But there was more to that run than just a school record and personal best; something else kept the Swedish athlete awake.
With his 29:38, Kingstedt had also set the Swedish Deaf record, and was now within striking distance of Timothy Butler's 29:07 World Deaf record. For an athlete who grew up in a family of accomplished runners -- his mother, Monica, was sixth in the 1991 Chicago Marathon -- Kingstedt had earned his own moment in the spotlight.
"It is one of the best moments of my life," Kingstedt told FloTrack through email.
The record-holder now hopes to carry that momentum into Saturday's DIII cross country championships in Elsah, Illinois, which you can stream live right here on FloTrack.
Kingstedt's success on the track continued a month after his breakout 10K last spring. In his first ever trip to the NCAA DIII Outdoor Championships, Kingstedt earned All-American honors with an eighth-place finish in the 10,000.
For a runner who was relatively anonymous entering the 2017 outdoor season -- he didn't break 15 minutes in the 5K until last February -- Kingstedt had suddenly established himself as an athlete to watch on the DIII scene. And the Swede had done it all after switching schools earlier in the year, while facing the communication challenges of a deaf athlete in a foreign country and new academic environment.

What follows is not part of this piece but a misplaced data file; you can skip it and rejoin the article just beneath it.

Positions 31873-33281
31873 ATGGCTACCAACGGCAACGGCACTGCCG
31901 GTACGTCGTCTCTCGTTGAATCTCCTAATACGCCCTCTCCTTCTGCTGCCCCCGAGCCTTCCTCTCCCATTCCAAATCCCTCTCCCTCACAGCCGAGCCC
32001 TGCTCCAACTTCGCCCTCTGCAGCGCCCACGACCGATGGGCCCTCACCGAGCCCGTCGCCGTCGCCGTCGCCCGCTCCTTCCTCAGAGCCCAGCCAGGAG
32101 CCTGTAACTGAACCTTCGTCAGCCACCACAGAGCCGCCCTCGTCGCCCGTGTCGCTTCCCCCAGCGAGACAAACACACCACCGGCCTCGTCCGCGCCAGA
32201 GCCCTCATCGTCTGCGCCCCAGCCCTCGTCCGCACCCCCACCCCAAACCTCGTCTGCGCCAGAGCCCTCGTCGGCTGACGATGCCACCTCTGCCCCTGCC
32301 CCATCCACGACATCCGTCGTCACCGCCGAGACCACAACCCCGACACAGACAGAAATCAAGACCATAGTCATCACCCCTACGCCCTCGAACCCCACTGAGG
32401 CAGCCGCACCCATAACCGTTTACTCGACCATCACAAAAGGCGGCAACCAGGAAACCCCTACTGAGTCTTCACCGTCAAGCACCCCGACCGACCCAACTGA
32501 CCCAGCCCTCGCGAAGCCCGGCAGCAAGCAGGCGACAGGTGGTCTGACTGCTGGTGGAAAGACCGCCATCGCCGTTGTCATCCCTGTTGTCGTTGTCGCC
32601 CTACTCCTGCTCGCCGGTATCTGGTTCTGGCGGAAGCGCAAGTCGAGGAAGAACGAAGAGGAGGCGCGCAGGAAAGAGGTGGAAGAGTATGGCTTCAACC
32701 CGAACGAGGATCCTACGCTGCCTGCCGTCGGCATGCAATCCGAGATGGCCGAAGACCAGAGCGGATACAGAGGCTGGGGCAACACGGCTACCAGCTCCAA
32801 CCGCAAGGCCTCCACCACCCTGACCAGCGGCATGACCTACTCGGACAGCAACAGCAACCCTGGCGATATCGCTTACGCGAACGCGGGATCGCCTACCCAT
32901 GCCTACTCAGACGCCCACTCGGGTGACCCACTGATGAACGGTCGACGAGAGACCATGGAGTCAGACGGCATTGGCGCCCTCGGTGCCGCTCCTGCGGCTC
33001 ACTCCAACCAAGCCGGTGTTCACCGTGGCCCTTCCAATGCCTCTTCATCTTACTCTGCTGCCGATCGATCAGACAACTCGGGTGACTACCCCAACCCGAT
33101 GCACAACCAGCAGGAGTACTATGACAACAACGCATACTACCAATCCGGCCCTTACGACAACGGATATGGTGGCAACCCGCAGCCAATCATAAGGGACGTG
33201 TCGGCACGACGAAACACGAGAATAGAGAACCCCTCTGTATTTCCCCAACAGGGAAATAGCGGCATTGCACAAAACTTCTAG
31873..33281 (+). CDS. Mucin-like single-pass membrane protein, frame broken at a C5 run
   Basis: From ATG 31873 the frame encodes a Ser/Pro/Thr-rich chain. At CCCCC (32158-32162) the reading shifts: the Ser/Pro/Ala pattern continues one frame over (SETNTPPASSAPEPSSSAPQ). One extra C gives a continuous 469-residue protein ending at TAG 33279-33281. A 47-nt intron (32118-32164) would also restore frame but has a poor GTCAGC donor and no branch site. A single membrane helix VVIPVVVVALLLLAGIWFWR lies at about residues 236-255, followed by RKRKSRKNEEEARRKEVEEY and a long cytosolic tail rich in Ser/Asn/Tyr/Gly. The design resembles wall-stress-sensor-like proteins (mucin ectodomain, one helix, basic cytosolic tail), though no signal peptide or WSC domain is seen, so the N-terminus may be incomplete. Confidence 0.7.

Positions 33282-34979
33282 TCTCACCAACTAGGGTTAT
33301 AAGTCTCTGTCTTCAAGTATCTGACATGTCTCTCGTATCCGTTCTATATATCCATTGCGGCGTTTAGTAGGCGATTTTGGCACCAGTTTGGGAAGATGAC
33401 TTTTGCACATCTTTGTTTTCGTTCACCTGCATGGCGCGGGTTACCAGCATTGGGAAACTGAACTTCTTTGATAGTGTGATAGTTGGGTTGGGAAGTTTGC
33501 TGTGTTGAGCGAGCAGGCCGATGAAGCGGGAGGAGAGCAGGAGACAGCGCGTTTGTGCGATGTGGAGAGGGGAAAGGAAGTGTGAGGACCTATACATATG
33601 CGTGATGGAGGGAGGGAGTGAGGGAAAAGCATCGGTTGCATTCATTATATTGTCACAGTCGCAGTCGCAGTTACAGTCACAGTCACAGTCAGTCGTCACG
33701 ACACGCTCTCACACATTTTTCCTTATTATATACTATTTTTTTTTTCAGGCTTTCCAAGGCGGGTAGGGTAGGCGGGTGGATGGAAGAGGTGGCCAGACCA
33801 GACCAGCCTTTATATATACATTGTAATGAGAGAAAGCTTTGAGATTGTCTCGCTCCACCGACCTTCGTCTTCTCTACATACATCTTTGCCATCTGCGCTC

"Obviously, the communication is a challenge for me," Kingstedt said. "English is my third language -- first Swedish Sign Language, second Swedish, third English, fourth ASL (American Sign Language). Sometimes, I go too fast or too slow during workout because I misunderstand what coach tells me."
Fast forward seven months since Kingstedt first made his presence known in the NCAA, and the junior is readying for next Saturday's DIII cross country championships. It will be Kingstedt's first appearance in the race, and after picking up four wins during the regular season and a sixth-place showing in the super competitive Atlantic region, the newcomer isn't selling himself short of accomplishing an unprecedented feat.
"My goal is to win the NCAA championship as the first deaf runner in the history of collegiate [cross country]," Kingstedt said.